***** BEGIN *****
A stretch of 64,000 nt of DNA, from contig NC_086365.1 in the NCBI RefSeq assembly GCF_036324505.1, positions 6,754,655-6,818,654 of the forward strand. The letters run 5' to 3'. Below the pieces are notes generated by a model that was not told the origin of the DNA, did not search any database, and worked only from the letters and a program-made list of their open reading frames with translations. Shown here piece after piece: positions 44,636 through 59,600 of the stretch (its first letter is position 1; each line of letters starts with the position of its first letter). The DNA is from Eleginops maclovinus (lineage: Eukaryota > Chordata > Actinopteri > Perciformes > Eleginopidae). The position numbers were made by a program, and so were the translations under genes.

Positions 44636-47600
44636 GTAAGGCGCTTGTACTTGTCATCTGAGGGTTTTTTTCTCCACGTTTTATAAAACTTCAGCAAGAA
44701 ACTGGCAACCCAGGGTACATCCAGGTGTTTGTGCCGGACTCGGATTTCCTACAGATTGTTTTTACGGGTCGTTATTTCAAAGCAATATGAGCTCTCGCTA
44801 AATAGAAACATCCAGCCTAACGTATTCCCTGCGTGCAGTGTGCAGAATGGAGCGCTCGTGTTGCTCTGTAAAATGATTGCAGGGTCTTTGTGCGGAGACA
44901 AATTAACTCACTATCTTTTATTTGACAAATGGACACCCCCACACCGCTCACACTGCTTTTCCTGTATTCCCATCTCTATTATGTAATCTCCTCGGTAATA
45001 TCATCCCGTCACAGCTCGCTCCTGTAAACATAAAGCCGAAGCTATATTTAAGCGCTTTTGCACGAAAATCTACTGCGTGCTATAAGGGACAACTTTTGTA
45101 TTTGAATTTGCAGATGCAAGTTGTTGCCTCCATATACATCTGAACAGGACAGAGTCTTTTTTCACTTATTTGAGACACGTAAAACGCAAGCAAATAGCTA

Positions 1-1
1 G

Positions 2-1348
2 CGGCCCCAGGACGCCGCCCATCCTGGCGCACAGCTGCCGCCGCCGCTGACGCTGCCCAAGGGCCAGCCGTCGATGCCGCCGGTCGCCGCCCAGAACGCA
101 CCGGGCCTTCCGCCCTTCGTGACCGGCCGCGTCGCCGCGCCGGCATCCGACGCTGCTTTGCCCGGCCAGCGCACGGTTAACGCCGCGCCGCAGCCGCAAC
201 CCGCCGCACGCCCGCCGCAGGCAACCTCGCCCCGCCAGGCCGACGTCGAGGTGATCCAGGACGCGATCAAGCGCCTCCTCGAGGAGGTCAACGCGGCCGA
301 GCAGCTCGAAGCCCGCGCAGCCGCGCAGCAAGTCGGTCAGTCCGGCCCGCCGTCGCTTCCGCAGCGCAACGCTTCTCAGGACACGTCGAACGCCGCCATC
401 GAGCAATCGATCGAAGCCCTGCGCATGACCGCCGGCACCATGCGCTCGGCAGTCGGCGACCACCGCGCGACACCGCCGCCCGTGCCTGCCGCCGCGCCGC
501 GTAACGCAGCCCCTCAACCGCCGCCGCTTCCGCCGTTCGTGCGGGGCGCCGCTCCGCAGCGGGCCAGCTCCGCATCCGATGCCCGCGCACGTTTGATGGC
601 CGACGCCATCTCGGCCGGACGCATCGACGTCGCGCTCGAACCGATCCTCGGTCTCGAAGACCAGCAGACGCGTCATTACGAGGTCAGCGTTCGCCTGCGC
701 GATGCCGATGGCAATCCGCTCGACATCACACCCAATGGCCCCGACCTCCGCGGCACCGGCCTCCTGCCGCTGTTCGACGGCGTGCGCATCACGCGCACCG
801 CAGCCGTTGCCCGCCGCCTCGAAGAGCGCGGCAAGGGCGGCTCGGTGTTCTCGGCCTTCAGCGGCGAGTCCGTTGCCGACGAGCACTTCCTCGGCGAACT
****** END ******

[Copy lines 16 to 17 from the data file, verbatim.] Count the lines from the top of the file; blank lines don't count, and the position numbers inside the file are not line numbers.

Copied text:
401 GAGCAATCGATCGAAGCCCTGCGCATGACCGCCGGCACCATGCGCTCGGCAGTCGGCGACCACCGCGCGACACCGCCGCCCGTGCCTGCCGCCGCGCCGC
501 GTAACGCAGCCCCTCAACCGCCGCCGCTTCCGCCGTTCGTGCGGGGCGCCGCTCCGCAGCGGGCCAGCTCCGCATCCGATGCCCGCGCACGTTTGATGGC